education's digital future

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Last August, OET helped to facilitate the first ever "Connected Educator Month," generating 90,000 hours of free online professional development and over a million Twitter impressions. Now read this illuminating report, "Learning With Connected and Inspired Educators," which analyzes what works in the new frontier of online PD.

I have heard some talk lately about how technology will disaggregate higher education. The vision is that the likes of Khan Academy and Coursera will allow students to pick and choose courses and learning experiences to construct their own higher education — thus, it is asked, “Why do we need colleges, universities and dedicated faculties?” The Valhalla of limitless choice and student-driven learning presages an education built “piece-wise”: A little of this and a little of that pulled from a vast smorgasbord of providers at little or no cost to the student.

Online education arguably came of age in the last year, with the explosion of massive open online courses driving the public's (and politicians') interest in digitally delivered courses and contributing to the perception that they represent not only higher education's future, but its present.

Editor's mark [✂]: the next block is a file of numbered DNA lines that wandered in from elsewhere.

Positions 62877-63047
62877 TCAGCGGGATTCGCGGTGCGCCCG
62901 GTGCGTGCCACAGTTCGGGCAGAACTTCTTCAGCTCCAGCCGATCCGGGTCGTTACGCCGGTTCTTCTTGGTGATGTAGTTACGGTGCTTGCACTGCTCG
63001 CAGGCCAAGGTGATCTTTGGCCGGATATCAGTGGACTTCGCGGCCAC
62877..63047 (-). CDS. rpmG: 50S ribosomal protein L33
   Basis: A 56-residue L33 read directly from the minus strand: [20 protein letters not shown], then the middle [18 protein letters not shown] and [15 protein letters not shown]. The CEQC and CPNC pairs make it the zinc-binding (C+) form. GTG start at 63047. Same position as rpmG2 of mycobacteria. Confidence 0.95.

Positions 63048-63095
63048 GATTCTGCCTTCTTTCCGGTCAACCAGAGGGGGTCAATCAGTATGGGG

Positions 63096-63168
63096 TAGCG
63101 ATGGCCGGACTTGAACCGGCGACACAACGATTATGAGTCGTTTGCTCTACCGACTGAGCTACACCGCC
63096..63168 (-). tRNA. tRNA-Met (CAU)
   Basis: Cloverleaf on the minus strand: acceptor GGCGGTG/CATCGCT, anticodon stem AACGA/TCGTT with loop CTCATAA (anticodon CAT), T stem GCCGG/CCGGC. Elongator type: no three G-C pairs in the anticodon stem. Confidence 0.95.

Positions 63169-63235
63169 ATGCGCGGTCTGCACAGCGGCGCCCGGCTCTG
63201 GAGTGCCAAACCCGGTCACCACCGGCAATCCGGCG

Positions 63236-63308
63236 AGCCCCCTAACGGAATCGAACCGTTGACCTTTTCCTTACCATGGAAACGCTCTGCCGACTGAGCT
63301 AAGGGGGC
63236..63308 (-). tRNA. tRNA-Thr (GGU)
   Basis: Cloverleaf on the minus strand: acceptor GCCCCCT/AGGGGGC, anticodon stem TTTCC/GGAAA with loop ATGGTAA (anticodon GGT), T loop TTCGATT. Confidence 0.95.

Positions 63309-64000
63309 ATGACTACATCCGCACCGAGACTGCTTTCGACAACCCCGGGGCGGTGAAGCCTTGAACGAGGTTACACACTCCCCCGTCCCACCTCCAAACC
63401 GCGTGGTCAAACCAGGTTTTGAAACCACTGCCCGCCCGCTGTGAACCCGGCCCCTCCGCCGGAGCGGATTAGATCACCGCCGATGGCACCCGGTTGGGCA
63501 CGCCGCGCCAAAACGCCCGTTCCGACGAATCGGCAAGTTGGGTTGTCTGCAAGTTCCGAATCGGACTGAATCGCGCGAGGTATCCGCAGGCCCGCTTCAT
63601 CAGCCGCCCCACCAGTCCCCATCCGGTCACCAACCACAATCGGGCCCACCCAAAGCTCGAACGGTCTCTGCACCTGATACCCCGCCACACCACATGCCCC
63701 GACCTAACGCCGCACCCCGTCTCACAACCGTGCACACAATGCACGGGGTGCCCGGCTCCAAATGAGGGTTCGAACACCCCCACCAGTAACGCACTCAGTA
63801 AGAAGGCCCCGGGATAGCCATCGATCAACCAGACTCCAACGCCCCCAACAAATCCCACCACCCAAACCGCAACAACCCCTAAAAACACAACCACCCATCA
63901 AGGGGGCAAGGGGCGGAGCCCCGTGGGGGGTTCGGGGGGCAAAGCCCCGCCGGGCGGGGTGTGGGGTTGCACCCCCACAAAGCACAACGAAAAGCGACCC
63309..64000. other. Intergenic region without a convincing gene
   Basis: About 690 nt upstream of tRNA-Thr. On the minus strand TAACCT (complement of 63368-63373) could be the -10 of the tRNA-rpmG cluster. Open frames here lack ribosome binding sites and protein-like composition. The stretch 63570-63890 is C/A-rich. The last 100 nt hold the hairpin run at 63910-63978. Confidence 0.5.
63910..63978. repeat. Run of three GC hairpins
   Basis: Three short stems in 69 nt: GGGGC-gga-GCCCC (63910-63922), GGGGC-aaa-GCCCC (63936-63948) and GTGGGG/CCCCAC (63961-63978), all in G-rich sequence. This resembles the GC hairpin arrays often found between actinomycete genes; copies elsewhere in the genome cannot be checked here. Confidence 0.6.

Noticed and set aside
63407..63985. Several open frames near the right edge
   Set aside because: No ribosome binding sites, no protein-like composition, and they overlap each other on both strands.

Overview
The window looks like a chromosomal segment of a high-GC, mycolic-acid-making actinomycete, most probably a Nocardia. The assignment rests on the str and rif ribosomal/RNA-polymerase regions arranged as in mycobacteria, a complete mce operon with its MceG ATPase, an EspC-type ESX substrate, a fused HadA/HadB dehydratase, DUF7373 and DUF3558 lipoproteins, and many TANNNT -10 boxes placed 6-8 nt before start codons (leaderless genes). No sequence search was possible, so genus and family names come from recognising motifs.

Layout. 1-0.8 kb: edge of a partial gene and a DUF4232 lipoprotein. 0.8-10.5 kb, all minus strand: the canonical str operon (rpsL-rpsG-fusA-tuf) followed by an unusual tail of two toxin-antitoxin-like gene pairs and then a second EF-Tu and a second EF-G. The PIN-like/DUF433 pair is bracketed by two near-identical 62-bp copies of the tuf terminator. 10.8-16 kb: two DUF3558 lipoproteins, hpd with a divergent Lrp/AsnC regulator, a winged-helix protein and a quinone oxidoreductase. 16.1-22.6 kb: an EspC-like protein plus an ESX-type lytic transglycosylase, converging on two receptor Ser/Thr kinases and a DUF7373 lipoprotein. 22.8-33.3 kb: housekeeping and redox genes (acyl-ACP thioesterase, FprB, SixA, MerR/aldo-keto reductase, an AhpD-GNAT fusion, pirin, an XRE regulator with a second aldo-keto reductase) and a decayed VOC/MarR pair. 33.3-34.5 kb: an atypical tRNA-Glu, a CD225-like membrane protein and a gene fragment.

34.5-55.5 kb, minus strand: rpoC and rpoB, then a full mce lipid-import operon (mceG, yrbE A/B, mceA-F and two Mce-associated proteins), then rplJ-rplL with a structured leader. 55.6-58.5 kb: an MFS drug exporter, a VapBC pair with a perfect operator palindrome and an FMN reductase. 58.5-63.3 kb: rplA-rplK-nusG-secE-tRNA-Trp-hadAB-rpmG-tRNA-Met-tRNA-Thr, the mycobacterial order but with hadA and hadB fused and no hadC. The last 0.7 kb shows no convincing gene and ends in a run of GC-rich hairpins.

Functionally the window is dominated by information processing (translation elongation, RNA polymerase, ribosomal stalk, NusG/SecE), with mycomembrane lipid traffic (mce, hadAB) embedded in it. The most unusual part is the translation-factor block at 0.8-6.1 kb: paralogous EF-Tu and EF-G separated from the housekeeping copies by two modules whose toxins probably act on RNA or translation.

Faculty members, by and large, still aren't buying -- and they are particularly skeptical about the value of MOOCs, Inside Higher Ed's new Survey of Faculty Attitudes on Technology suggests.

Sitting on a stool and staring intently at a laptop screen, Jim Huang plucked out the melody of Happy Birthday and the rock song Circuital on a guitar – an instrument he was playing for the first time during a recent visit to The Tech Museum of Innovation in San Jose, Calif.

The seventh grader was following the instructions of Strummify under the watchful eye of Danny Cochran, a student in Stanford's Learning, Design and Technology (LDT) master's program at Stanford Graduate School of Education (GSE).

One of the dirty secrets about MOOCs — massive open online courses — is that they are not very effective, at least if you measure effectiveness in terms of completion rates.

If as few as 20 percent of students finishing an online course is considered a wild success and 10 percent and lower is standard, then it would appear that MOOCs are still more of a hobby than a viable alternative to traditional classroom education.

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